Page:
President Donald Trump said Tuesday that he is moving forward with his plan to designate Mexican drug cartels as “foreign terrorist organizations.”
Trump spoke on the No Spin News podcast with former Fox News host Bill O’Reilly, who posted part of the conversation on his website.
“Look, we’re losing 100,000 people a year to what’s happening and what’s coming through on Mexico. They have unlimited money, the people, the cartels, because they have a lot of money, because it is drug money and human trafficking money,” the president said.
“I don’t want to say what I am going to do, but they will be designated … I like the president very much; this president, much better than the previous president,” he said. “I’ve actually offered him to let us go in and clean it out and he so far has rejected the offer but at some point something has to be done.”
Trump said the designation was not a last-minute decision.
“I have been working on that for the last 90 days,” he said. “You know, designation is not that easy, you have to go through a process, and we are well into that process.’
O’Reilly reminded the president that he would be attacked for the decision.
“I don’t care,” Trump replied. “I’m attacked on everything.”
After nine Americans, including small children, were killed right over the Mexico border in a brutal ambush by a drug cartel earlier this month, Trump called for an intensified attack against Mexico’s drug cartels.
“This is the time for Mexico, with the help of the United States, to wage WAR on the drug cartels and wipe them off the face of the earth. We merely await a call from your great new president!” he tweeted.
This is the time for Mexico, with the help of the United States, to wage WAR on the drug cartels and wipe them off the face of the earth. We merely await a call from your great new president!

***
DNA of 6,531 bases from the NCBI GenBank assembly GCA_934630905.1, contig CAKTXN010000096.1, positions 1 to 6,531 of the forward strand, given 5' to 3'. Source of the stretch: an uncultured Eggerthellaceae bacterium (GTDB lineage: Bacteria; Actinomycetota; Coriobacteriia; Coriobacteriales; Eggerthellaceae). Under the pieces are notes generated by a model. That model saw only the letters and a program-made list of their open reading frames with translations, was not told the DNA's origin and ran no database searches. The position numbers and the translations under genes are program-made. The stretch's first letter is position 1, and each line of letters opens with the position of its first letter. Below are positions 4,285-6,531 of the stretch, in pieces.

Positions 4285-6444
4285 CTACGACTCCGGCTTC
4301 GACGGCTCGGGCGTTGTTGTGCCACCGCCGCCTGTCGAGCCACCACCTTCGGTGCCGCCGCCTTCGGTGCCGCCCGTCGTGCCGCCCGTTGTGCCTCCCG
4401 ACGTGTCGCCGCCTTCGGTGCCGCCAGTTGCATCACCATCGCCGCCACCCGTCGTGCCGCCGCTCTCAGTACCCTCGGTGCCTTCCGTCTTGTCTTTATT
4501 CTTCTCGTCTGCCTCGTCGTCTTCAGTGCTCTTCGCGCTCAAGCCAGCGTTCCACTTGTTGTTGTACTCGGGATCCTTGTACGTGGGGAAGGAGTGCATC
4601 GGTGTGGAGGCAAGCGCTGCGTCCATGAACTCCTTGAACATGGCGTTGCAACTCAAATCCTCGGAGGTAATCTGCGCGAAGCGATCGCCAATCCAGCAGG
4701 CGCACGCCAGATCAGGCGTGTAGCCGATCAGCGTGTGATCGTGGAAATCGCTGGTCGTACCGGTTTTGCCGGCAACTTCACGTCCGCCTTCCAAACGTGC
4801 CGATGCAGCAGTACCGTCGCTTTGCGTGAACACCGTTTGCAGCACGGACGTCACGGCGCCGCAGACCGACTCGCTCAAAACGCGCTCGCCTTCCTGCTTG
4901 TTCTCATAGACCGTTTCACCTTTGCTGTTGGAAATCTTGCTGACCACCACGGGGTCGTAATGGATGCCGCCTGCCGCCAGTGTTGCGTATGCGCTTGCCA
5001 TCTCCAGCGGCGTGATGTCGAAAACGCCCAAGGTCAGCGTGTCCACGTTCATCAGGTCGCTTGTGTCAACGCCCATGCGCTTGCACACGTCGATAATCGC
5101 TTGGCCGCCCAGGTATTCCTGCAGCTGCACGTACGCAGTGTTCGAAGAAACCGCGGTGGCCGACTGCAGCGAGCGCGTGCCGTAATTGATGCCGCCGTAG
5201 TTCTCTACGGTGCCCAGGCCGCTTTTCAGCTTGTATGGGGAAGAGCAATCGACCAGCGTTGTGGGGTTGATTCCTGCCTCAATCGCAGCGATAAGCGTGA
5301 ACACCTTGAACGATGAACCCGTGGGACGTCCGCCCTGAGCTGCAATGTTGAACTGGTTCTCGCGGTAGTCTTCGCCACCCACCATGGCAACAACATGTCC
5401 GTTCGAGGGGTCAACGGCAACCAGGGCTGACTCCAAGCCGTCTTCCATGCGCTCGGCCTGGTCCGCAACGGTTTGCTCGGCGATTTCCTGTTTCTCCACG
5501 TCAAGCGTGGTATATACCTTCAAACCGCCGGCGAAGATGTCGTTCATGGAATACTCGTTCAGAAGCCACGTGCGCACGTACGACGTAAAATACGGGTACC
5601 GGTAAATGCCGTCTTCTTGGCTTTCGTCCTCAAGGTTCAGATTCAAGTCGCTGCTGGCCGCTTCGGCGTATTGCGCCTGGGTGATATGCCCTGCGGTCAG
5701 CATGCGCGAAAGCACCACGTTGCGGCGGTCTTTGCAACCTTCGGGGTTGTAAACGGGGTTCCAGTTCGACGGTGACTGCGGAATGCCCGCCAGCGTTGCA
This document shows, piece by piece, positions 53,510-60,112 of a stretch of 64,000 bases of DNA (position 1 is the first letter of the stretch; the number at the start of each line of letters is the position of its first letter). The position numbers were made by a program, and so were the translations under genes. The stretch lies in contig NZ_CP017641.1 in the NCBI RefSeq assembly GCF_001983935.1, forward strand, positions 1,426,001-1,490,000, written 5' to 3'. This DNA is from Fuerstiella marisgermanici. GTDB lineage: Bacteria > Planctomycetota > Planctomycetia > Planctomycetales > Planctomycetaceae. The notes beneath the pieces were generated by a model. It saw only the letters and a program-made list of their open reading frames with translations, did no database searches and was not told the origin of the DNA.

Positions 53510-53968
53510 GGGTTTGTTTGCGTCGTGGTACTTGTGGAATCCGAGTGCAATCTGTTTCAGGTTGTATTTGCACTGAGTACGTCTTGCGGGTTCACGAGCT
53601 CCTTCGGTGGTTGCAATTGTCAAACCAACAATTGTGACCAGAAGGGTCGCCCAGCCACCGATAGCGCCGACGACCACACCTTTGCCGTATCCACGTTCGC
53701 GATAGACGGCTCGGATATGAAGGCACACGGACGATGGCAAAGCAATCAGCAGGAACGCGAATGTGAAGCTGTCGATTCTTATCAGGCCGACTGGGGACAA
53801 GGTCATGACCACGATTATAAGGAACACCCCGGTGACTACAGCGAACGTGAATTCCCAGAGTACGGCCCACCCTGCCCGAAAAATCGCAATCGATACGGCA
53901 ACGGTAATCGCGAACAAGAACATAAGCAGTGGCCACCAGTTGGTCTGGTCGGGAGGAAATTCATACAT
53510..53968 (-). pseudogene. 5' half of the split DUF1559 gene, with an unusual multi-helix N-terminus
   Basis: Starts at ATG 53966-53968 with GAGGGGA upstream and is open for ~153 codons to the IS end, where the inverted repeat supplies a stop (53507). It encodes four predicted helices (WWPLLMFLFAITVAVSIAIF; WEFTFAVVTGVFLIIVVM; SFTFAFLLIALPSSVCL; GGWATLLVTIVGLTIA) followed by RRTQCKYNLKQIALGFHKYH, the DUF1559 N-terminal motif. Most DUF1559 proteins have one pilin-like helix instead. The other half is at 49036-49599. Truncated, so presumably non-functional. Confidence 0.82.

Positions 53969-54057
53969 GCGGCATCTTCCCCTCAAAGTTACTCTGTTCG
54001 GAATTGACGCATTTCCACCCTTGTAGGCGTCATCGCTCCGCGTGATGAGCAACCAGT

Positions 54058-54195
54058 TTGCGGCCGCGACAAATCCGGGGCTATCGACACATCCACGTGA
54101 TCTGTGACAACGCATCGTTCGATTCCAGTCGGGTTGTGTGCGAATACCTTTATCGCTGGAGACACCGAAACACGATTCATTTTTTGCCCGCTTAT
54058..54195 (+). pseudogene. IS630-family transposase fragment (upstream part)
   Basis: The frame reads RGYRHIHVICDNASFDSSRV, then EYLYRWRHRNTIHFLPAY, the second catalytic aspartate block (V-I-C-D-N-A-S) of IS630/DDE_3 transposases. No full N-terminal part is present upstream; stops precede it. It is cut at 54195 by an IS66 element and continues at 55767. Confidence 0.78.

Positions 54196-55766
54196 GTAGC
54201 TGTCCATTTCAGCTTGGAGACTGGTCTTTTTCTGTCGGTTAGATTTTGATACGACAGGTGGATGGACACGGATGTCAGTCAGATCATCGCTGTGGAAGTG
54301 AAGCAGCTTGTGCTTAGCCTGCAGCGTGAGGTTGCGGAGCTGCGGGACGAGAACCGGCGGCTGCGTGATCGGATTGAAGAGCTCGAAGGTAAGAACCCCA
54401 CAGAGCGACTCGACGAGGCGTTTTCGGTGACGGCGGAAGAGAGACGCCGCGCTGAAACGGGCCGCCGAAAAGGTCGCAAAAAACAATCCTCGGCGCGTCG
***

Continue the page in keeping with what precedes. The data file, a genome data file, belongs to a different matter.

— Donald J. Trump (@realDonaldTrump) November 5, 2019
Following Trump’s comments to O’Reilly, the Mexican Foreign Ministry released a statement saying it had “entered into communication with the various corresponding authorities” of the United States “to know the content and the reach” of Trump’s plans, The New York Times reported.
The Mexican government said it hoped for a meeting soon with its U.S. counterparts.
“The Government of Mexico will continue its diplomatic work towards an understanding that, through cooperation and intelligence, guarantees the security of both countries,” the statement said.
On Monday, Mexican Foreign Minister Marcelo Ebrar had downplayed the possibility of Trump designating the cartels as terrorists and said the two countries were already acting against the cartels.
“You do not need to designate or classify a specific group as terrorist so that we act together against it,” he said.
After Trump’s comments to O’Reilly the following day, Ebrar wrote a bristly tweet on the subject.
“Mexico will not allow any action that signifies violation of its national sovereignty. Mutual respect is the basis of cooperation,” he tweeted, according to a translation of his tweet by the Los Angeles Times.
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